Mar 312017

David Chief

In the so-called streaming wars between Spotify, Apple Music,and the rest, Soundcloud often gets forgotten. Perhaps part of the reason is that it traditionally has not offered ads or any real way for an artist to monetize their work (though that’s changing), so bigger stars avoided the platform. As a result, it’s developed an ecosystem filled with up-and-coming experimentalists, particularly in hip-hop and electronic music.

One of the more recent Soundcloud breakouts is David Chief. A 22-year old producer in Burlington, he’s only been recording music for a few years, but a recent track called “roots” has racked up almost 40,000 streams on Soundcloud, and others aren’t far behind.

“I’ve been teaching myself producing/beatmaking for 4 years now, ever since moving to Vermont in 2013 for college,” he says. “I started as just a fan who liked Soundcloud for the underground & independent artists, and eventually fell in love with the chill, boom-bap stuff and decided to try it myself. I really liked how the beatmaking scene was like a little community. When I first started out, nobody wanted to collaborate or drop a follow, but as a really active user of Soundcloud, people began to take notice of my page.” Continue reading »

Feb 272017

Last month, Pitchfork posted a massive list of “The 50 Best IDM Albums of All Time.” That stands for “Intelligence Dance Music” for those not in the loop, and it’s one of those genres like “emo” where few of the category’s musicians think much of the label. But many of the greatest electronic artists – Boards of Canada, Autechre, Aphex Twin – fall under IDM’s amorphous umbrella, blending ambient music with (sometimes subtle) dance beats.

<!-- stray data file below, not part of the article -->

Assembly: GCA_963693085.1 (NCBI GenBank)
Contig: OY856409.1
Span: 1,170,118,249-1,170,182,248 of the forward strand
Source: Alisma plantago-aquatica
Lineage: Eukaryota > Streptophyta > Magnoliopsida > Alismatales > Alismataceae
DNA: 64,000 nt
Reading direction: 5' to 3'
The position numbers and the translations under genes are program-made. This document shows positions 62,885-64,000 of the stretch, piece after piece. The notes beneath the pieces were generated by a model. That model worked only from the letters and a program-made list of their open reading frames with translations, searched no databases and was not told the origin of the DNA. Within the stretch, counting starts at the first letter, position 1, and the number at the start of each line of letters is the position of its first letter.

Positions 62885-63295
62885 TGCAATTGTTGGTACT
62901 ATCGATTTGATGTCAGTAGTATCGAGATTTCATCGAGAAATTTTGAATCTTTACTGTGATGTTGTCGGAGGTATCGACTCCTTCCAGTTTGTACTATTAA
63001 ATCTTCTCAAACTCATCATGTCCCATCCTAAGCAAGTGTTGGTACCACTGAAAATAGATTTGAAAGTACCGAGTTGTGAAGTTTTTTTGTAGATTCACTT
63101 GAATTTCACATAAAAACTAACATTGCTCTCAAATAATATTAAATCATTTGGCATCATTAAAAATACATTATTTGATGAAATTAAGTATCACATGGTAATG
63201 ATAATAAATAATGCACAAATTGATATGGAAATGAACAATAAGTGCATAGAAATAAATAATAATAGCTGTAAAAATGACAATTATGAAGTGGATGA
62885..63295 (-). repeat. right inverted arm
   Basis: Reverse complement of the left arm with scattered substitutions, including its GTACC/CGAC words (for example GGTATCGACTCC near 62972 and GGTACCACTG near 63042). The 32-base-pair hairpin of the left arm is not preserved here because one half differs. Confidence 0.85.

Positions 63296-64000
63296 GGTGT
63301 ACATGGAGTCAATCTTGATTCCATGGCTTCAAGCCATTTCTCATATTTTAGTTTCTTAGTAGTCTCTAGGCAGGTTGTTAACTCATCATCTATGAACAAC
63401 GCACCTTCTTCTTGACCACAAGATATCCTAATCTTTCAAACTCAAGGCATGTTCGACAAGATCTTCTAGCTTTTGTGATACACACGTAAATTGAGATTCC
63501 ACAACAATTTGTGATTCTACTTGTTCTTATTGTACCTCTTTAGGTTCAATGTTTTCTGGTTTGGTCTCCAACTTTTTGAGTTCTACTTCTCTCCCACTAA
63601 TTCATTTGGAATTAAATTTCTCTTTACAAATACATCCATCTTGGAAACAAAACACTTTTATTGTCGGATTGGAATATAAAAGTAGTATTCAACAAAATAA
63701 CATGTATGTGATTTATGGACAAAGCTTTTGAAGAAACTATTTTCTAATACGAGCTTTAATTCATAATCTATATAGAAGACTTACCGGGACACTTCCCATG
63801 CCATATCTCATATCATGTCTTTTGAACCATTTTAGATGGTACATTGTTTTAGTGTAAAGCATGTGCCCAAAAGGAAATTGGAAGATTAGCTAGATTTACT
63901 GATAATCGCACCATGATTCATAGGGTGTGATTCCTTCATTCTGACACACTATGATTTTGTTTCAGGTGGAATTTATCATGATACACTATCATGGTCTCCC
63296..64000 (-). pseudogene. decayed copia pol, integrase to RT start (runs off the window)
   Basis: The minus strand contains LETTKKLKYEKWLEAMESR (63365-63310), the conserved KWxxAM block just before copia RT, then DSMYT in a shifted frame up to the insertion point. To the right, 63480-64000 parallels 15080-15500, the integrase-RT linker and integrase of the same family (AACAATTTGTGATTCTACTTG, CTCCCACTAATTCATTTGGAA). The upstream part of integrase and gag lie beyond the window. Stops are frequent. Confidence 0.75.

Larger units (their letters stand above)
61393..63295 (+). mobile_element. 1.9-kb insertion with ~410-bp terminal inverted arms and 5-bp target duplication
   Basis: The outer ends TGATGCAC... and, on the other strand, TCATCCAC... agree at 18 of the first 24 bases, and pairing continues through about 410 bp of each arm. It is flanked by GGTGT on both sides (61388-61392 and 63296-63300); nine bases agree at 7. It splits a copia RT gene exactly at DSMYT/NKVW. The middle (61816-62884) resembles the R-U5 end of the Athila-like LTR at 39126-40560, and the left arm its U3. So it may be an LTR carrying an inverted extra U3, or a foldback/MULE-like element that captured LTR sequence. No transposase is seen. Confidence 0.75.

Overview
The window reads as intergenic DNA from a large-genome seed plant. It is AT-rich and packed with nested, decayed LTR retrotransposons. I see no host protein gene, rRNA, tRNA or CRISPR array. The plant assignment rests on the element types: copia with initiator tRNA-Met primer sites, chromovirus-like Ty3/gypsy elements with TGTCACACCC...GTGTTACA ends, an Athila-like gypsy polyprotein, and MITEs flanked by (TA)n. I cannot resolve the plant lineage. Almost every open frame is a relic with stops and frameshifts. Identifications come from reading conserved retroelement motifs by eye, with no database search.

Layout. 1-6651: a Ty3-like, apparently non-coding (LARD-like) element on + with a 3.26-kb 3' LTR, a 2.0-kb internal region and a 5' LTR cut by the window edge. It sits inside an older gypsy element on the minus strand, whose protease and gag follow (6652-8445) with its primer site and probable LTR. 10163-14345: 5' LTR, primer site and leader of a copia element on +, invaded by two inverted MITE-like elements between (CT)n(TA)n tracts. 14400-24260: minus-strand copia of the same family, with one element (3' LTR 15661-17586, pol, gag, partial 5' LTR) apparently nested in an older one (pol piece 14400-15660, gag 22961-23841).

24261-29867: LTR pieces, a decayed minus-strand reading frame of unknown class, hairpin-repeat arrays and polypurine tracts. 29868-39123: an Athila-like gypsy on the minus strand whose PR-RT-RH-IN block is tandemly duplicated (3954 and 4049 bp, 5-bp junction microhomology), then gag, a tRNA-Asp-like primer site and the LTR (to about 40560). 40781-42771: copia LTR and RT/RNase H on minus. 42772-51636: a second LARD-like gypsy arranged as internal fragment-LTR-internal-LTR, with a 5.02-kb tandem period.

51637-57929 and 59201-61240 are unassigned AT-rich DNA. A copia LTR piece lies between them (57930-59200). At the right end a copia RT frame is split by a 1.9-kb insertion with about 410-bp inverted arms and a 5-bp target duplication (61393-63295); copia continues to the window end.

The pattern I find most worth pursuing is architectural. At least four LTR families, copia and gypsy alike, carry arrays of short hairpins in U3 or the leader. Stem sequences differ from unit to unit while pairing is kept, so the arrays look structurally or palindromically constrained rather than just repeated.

Vermont producer Foamek aka. Jake Davis also works in the IDM wheelhouse. On a pair of new singles, he sounds like a synthesis of all 50 of that list’s albums and some other influences besides besides (he loves Scottish post-punk band Cocteau Twins). Like the best IDM music, his new songs “Someone Has Died” and “Growing Up in the Woods” are thoughtful headphones records that might just make you move. Continue reading »

Jan 232017

Many musicians aspire to blend the old and the new, but few do so as dramatically as Alexander Vitzthum. What he considers the “old” on his upcoming album is not ’60s soul or ’50s beach-pop. He went centuries further back, to the monks’ vocal tradition of Gregorian Chant. And for the “new” side of the equation, he used the latest in electronics: vocoders, samples, computer effects.

It makes for a wild and surprising combination, hearing Gregorian chanting sounding like if Aphex Twin joined a monastery. Vitzthum has released one song so far in what he calls The Electric Requiem, his version of the traditional “Requiem Aeternam (Introit),” and promises more to come.

“I had this concept of mixing the classical music I studied in school with the electronic music that I’ve come to love since graduating,” he tells us. “These two things haven’t been blended before as far as I know, and so I wanted to push the idea further with this piece – the idea of combining the oldest western music we have with the newest. It’s set up as a call-and-response between the solo voice (cantus firmus) and the vocoder ensemble with some musical ideas interspersed. I sampled myself singing the traditional hymn tones, then added the vocoder and effects.” Continue reading »

Jan 122017
chance mcniff

In a blog post last year on reclusive electronic producer Chance McNiff, Vermont alt-weekly Seven Days wrote, “McNiff has been slightly dormant in putting out his creative production — [latest release] Sequoiahedron was released in 2013. Maybe if we clap our hands and believe, he’ll magically produce new tracks for us to ponder.” Well, it must have worked because a few days ago McNiff quietly dropped a new EP on Bandcamp. Titled Thoughts Count, the album is spare and haunting, channeling at times the ambient sides of Aphex Twin or Nicolas Jaar. Continue reading »